A rout led by the Dow Jones overnight passed through Asian bourses, pushing benchmark Sensex below 34,000 on Friday. What's the near-term outlook for Indians investors? Is what they see a normal bull market correction, not a crash? Is a bear cycle about to set in? Are the Indian market fundamentals strong enough to reverse the course, and soon enough?
US equities lost nearly 4 percent on Thursday on jitters over a hardening rate regime. The Dow Jones lost more than 1,000 points the second time this week. Asian markets followed suit, with China leading with a loss of around 6 percent. Indian equities surprisingly held out against a bloody rout, though the Sensex slipped below 34,000 levels with a more than 500 point loss. The Nifty is now bracing for a fall below 10,000 if the bears linger on for a few more sessions.
How long will the bear market continue? There can't be specific and certain answers. The doomsday theorists are around with grim forecast of the start of the worst-ever bear cycle.
However, in a sunshine growth market like India, there will be on display a greater force of investor trust that will dispel wildly negative outlook. Because equities continue to be attractive in the Indian context. With real estate stuck in a continued sulk, and with cash deposits becoming hugely unattractive, there's pretty little that Indian investors can do than pump money into stocks.
Turmoil to last
Sensex hit an all time high of 36,000 points and Nifty breached the record 11,000 mark on January 23, 2018. Nine months before that, in April 2017 the benchmark index touched the then record 30,000 mark. So between those two landmarks, investors took home an average of 20 percent returns.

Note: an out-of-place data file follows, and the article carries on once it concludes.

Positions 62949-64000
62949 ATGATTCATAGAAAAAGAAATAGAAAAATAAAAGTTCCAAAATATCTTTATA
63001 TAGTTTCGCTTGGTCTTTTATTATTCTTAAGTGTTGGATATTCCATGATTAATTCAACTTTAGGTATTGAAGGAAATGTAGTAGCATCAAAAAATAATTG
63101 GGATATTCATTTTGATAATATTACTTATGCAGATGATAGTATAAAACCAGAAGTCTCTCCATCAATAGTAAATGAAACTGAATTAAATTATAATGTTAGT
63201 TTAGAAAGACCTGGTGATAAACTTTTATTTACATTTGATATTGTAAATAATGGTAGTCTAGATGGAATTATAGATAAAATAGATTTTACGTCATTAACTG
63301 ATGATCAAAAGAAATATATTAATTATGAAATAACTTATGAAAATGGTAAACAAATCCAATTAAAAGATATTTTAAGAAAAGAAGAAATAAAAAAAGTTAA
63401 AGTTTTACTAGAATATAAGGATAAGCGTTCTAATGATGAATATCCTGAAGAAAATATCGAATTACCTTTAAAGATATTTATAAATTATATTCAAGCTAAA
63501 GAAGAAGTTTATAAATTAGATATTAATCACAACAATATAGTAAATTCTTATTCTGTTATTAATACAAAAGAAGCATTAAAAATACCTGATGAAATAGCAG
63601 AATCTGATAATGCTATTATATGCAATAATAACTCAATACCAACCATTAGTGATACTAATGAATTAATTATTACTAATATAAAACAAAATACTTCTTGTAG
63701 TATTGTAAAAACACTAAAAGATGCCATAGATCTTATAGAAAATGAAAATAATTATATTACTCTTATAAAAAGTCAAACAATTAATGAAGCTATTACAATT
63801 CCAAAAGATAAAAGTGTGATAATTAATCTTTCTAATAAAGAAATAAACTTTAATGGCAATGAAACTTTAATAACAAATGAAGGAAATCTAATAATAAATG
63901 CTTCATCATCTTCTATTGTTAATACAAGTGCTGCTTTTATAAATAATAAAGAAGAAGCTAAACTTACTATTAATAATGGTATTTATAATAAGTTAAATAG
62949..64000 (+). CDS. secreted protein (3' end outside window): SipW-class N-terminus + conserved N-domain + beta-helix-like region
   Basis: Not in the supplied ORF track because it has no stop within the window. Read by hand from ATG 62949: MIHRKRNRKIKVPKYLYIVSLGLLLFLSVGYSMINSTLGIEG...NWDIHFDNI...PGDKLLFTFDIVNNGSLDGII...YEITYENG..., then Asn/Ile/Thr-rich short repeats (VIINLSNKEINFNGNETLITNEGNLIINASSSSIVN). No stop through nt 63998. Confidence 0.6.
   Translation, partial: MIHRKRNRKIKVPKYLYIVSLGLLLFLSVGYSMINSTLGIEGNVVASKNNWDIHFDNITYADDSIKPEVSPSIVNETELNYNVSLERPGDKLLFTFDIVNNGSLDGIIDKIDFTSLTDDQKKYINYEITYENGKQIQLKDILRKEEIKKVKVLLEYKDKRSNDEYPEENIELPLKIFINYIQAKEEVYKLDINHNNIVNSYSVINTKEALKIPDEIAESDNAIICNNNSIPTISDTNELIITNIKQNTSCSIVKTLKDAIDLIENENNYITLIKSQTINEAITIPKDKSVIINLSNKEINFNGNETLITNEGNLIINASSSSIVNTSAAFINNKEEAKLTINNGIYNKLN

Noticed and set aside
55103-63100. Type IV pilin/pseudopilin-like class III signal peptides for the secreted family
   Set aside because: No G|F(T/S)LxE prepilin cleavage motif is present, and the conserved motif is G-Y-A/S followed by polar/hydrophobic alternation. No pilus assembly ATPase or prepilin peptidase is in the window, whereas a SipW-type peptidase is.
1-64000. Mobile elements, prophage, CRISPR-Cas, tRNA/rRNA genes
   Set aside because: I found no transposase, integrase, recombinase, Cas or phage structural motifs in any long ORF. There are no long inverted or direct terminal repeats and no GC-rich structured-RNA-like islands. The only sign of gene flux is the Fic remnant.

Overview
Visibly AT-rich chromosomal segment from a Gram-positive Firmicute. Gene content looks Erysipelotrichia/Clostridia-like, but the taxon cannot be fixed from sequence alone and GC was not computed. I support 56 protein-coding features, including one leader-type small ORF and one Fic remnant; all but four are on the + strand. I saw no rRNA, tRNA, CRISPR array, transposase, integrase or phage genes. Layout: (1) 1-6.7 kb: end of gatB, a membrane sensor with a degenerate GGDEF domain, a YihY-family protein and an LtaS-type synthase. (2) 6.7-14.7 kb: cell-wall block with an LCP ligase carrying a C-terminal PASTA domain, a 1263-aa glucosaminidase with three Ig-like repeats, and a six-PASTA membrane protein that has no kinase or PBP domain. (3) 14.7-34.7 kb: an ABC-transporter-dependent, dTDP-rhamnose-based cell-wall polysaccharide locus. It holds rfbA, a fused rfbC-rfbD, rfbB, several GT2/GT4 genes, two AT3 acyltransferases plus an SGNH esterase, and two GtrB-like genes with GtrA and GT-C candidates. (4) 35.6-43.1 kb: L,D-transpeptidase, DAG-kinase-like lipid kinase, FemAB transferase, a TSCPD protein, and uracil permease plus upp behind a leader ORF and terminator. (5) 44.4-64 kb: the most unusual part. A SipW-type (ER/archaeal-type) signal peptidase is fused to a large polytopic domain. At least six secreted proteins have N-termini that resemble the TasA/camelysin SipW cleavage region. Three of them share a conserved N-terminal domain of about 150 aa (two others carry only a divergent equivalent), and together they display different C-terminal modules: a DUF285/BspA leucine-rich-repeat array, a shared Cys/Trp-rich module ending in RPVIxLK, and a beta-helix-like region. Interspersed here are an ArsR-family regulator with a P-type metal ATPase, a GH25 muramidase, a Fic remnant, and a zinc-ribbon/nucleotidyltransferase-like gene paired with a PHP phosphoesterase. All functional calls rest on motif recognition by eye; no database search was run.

So is it right to say that a market bubble was created by the classic case of the TINA syndrome (There Is No Alternative)? Hard-edged believers won't call this a rout or the popping of a bubble; they would rather call it a healthy correction in a healthy market.
However, the obvious fact is that the benchmark index lost more than six percent in about a week and the bears are in control. Market watchers have said the tumult on the bourses will continue into the next week and then settle down. In between there will be episodes of bottom fishing, which in all probability be followed by sessions of profit-taking.
The staggering bull run in the last six months or so surprisingly coincided with forecasts that suggested India's economic growth is likely to remain stunted this fiscal year. On the other hand, there were concerns that the valuations were looking inflated. Before the current rout in the markets the Price to Earning (P/E) ratio of Sensex stocks was above 26, compared with a little above 21 exactly a year ago. In Nifty the ratio was higher at 27.
A comparison with the P/E ratio of Sensex stocks before the 2008 bloodbath would be interesting. The ratio was at 28.6 in the run up to the market crash at the end of which the index lost 67 percent before bottoming out.
A look at the long-term average P/E ratio for Sensex stocks will place things in better perspective. It's around 17.8, which means the current valuations simply suggest an asset bubble. The ratios in most developed markets is below 20 during a normal cycle.
Bubble in the making
Meanwhile, in India, the ratio of corporate profits to GDP has been much lower than the levels in most advanced economies. India's corporate earnings to GDP ratio fell to 3.5 percent at the peak of the market. For comparison, in the US markets, which logged a similar boom as India, the corporate profits were at a healthier 9 percent of GDP.
When markets outperform the economic fundamentals and corporate profitability, a bubble is in the making. However, some other elements kept sustaining, and driving, the mad rush on the markets. It's probably the TINA syndrome.
The chase of hot returns on the markets in turn generates even more frenetic chase. And then the rush gets wider participation. The rush in the mutual funds segment in recent months was also helped by the wantonly positive media cheerleading and aggressive advertising. The message was loud and clear - There is no alternative.
It seems there's no alternative to a crash as well. The boom-bust cycle is here to stay too. The painful part is getting caught in the tailwinds. Investors might do well to figure out when their cab driver asks for investment tips. And then run to the exit gates.